Ireland are out and after that, everything is in play. Spain and Croatia lead the group and if they draw they both can go through. For Italy to progress, they must beat Ireland by at least three goals.

Given that very little was expected of them, Italy have been one of the disappointments of the tournament. They looked very good against Croatia for a half, then conceded a goal on a defensive mistake – a very uncharacteristic gaffe for the Italian side to make.

The team looks stretched between age and inexperience and the balance simply isn’t right. Mario Balotelli continues to make the headlines but hasn’t turned in a complete performance on the field. Had the Manchester City man sunk one of his chances in the opener against Spain, things would be very different.

Spain crushed the Irish but now face a trickier test against a Croatian side that can move the ball well. Vincent del Bosque’s tactics against Italy were downright weird, but he was rewarded Thursday for fielding Fernando Torres up top in their 4-0 thrashing of Ireland. When Spain start ticking, they can pass anyone to death. Croatia will have to guard against that and the match will be a big test for Luka Modric, Dario Srna and the red-hot Mario Mandzukic up top.


France and England seized control of its destiny Friday while Sweden became the second team to drop in this surprisingly tight Euros. Ukraine’s not out – they can go through with a win in their final game.

Ukraine’s match against France in Dontesk was hit by a long weather delay as lightning crashed down and the field flooded, but when play re-started, Les Bleus showed their quality. Two goals inside three minutes in the second half stunned the co-hosts and gave the French a share of the group lead on four points.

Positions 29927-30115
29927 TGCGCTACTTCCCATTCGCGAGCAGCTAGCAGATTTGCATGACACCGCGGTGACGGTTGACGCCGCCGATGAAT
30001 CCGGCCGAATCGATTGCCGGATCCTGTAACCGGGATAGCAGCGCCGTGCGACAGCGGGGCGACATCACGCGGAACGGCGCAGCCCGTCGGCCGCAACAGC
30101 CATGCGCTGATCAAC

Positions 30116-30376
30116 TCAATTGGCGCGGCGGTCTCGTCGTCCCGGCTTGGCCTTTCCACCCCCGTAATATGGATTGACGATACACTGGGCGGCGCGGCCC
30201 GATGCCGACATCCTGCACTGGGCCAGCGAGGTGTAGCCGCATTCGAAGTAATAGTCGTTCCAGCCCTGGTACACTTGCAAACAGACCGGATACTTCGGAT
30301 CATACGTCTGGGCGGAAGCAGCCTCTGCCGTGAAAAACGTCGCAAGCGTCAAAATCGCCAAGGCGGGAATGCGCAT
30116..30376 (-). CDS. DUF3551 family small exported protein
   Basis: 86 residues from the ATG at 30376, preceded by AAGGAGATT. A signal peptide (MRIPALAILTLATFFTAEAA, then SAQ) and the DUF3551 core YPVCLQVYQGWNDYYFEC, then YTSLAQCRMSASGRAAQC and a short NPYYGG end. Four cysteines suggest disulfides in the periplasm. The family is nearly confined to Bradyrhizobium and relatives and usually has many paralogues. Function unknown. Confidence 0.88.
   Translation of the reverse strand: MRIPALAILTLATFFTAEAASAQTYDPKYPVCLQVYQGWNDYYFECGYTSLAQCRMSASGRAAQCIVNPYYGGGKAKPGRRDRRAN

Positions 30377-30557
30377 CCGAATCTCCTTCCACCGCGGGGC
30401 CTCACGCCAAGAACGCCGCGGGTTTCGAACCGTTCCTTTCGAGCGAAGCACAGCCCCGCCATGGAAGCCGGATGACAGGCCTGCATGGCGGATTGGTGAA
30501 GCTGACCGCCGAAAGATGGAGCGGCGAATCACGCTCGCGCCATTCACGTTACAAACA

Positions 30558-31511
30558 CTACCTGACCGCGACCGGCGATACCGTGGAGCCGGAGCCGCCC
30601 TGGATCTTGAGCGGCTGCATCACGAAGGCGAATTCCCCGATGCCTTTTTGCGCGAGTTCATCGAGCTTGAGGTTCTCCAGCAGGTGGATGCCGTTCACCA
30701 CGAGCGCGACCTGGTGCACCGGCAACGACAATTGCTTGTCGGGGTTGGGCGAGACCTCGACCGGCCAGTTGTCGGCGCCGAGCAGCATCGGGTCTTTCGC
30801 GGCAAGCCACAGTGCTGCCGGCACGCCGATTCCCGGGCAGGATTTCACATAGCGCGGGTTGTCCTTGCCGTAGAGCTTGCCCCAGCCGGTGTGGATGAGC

This is not a vintage Bleus side, but this is hardly a vintage group. Franck Ribery, Karim Benzema and Samir Nasri have done what has been asked of them and France’s shaky defense has yet to be really pushed. Hugo Lloris looks very uncomfortable in goal, but Phillipe Mexes has been better than anyone thought possible and Yohan Cabaye has been dynamite up front.

Ukraine may be out of juice: they got a huge win in the opener over Sweden thanks to talisman Andiry Shevchenko but looked exhausted after an hour tonight. They can qualify with a win over England but will need more bite and another yeoman performance from keeper Andriy Pyatov.

England was lucky tonight against Sweden, first tossing away a lead and then getting saved by Theo Walcott and Danny Welbeck. This is not the greatest England team ever but they have been playing adequate, if average soccer. Andy Carroll came good tonight with a goal and when Wayne Rooney is able to take the field in the final game, you do feel this side will get a lift.

Credit boss Roy Hodgson with making the key moves: he started Carroll as a traditional "England target man" and was rewarded with a goal. When his side fell behind he chose Walcott to inject speed and life into a floundering attack. That decision completely changed the match, knocked Sweden off stride, then right out of the competition. He may have to be just as accurate (or fortunate) against the home team on Tuesday night.